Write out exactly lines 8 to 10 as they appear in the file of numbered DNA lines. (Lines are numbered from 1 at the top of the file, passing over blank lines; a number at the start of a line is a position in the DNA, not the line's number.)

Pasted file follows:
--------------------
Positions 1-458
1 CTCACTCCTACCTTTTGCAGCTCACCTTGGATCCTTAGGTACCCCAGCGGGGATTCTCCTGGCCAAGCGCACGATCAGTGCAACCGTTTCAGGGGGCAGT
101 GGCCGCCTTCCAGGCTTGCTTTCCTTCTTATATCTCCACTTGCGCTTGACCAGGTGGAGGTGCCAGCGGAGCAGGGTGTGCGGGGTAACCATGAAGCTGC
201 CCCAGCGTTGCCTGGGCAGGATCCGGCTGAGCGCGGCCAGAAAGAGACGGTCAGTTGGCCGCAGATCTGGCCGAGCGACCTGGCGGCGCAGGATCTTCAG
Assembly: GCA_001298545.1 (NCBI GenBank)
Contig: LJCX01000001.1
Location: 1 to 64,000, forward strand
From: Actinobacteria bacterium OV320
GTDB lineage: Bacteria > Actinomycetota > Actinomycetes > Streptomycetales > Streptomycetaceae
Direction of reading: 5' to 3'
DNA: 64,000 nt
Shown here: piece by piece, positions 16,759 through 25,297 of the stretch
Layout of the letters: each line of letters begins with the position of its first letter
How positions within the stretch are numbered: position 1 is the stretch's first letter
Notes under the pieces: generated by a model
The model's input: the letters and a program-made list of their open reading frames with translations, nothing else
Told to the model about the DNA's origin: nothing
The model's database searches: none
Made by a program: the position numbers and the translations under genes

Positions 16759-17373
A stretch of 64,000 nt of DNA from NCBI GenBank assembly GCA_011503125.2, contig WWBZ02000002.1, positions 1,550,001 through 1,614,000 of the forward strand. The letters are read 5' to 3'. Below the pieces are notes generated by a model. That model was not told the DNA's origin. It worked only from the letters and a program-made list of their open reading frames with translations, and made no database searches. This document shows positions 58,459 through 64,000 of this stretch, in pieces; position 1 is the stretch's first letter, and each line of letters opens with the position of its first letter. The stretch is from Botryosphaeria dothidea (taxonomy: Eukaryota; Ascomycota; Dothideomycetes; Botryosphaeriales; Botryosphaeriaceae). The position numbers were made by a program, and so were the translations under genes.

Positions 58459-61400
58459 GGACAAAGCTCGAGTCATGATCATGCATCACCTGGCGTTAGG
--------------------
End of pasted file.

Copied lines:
From: Actinobacteria bacterium OV320
GTDB lineage: Bacteria > Actinomycetota > Actinomycetes > Streptomycetales > Streptomycetaceae
Direction of reading: 5' to 3'